I think this same tool that Moses talks to the Israelites about is also an important tool for you if you are going to grow deeper in your faith. If you want to experience all the goodness that God desires for you, it is important for you to remember how you got to this point today. Maybe today things are all fine and dandy in your life. Maybe you are happy today and things are going well in your life. If that is the case, congratulations, but if you want to grow in your faith, now is a good time to step back and remember how you got here. What struggles have you been through, how have you called out to God in your life?
When you begin to remember the journey that has led to this point in your life, you can build up within yourself a sense of thankfulness. And when you build this thankfulness in remembering, you grow closer to God and your faith is strengthened.
Maybe, though, you are here today and are just barely hanging on. Maybe you are trying to get by in life and nothing seems to be working. Maybe your faith is struggling because you are hurt or you feel your church has abandoned you. If this is the case, I want you to know that God is still present, and perhaps now is a time where you can call out to God and cling to the love of God. Maybe you can’t bring yourself to remember how you got here, but perhaps, in community with others, other people can remember for you and help you on your journey.
For the Israelites that Moses was talking with, it wasn’t that they were going to enter the promised land and everything would always be ok. They would still face challenges and struggles. Often, perhaps, they would face spiritual hardships and want to turn from God. But by asking them to remember how God has saved them and how God saved their ancestors, Moses is telling them that they are building a foundation of trust in the heart of God.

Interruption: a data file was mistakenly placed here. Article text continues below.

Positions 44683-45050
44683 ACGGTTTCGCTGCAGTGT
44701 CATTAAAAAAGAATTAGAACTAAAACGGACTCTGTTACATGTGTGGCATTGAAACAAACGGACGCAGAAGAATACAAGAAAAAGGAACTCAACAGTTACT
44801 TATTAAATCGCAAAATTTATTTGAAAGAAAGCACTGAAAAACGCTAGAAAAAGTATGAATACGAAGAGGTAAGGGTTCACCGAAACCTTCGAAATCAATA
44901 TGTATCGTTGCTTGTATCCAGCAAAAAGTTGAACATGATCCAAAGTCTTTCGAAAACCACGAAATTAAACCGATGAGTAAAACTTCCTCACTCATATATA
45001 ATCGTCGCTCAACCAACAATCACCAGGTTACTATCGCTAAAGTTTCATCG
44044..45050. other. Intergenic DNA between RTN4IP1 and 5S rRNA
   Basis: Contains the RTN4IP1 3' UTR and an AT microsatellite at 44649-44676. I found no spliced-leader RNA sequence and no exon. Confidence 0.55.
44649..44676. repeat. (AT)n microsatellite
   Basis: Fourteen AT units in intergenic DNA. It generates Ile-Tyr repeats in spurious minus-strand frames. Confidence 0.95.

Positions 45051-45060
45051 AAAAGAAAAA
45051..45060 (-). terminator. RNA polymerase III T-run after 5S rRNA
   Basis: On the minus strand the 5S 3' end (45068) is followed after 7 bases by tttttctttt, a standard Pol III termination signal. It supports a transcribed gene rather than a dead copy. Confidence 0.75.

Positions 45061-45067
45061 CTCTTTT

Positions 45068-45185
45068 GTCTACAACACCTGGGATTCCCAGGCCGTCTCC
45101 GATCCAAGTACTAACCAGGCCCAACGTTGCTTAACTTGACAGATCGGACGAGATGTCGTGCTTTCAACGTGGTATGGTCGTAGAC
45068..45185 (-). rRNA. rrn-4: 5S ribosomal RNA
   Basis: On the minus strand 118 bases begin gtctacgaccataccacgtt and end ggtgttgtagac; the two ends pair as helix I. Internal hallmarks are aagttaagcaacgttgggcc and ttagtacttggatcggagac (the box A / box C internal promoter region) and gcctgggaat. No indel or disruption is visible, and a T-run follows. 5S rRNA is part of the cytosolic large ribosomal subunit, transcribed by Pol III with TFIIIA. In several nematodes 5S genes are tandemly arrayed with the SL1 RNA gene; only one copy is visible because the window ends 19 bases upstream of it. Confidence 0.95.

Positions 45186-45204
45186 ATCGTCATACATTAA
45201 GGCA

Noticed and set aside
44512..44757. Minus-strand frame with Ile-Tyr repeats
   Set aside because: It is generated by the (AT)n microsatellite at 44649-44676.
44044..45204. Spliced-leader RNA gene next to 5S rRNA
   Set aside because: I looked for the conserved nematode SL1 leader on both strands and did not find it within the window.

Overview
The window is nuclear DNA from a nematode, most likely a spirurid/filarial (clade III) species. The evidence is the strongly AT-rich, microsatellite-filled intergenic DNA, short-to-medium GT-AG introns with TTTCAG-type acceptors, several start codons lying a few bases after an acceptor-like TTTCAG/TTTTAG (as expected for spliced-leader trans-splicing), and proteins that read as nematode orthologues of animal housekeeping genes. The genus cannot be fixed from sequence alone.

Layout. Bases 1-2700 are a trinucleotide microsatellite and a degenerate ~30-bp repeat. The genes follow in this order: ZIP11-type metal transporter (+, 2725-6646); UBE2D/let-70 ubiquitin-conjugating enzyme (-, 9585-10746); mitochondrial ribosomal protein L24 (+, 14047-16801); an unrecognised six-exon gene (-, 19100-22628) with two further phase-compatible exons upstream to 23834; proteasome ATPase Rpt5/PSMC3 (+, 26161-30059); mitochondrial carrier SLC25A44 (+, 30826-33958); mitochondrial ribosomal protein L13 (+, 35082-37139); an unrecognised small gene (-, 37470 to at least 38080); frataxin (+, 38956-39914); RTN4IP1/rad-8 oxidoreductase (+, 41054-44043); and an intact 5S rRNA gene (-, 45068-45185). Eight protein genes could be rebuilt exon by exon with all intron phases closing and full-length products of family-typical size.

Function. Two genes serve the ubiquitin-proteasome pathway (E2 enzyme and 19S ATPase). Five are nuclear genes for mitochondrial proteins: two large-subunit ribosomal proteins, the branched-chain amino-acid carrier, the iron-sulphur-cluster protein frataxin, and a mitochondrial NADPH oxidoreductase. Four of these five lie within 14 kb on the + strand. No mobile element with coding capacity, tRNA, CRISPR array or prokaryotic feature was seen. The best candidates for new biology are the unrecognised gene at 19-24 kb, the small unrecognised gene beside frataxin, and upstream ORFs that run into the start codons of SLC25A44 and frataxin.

As we begin this season of Lent, as we begin this time of preparing for Jesus and for what that means in faith, now is time to begin with remembering. Remembering how God has brought hope, remembering how God has brought salvation, remembering how God has brought love. And when we remember the goodness of God, we make this goodness active in our lives again.
Now, remembering alone will not get us to Easter. Remembering alone will not build our faith, but it is a good place to begin. Next week we will explore another tool that helps us grow deeper in our faith with Jesus, but this week I just ask you to begin with remembering. Remember the love of the heart of God that has been active in your life. Use this remembering as a tool to strengthen your faith and to lead you and guide you.
I also realize that some may be here this morning and have no idea what you need to be remembering, but you feel this same God stirring in your heart wanting goodness for you. Or it may have been quite some time since you have called to Jesus and remembered. Whatever the case may be, I want to invite you to come forward during our closing song to pray if you feel led. If you need to talk to someone about this, I am going to stick around after worship and will be available the rest of the day. I want and desire for you to experience a growing faith in Jesus, and there is no better time to invest in this than right now.
Decatur United Methodist Church
Our hope is that these messages will be relevant in your life and encourage you in faith.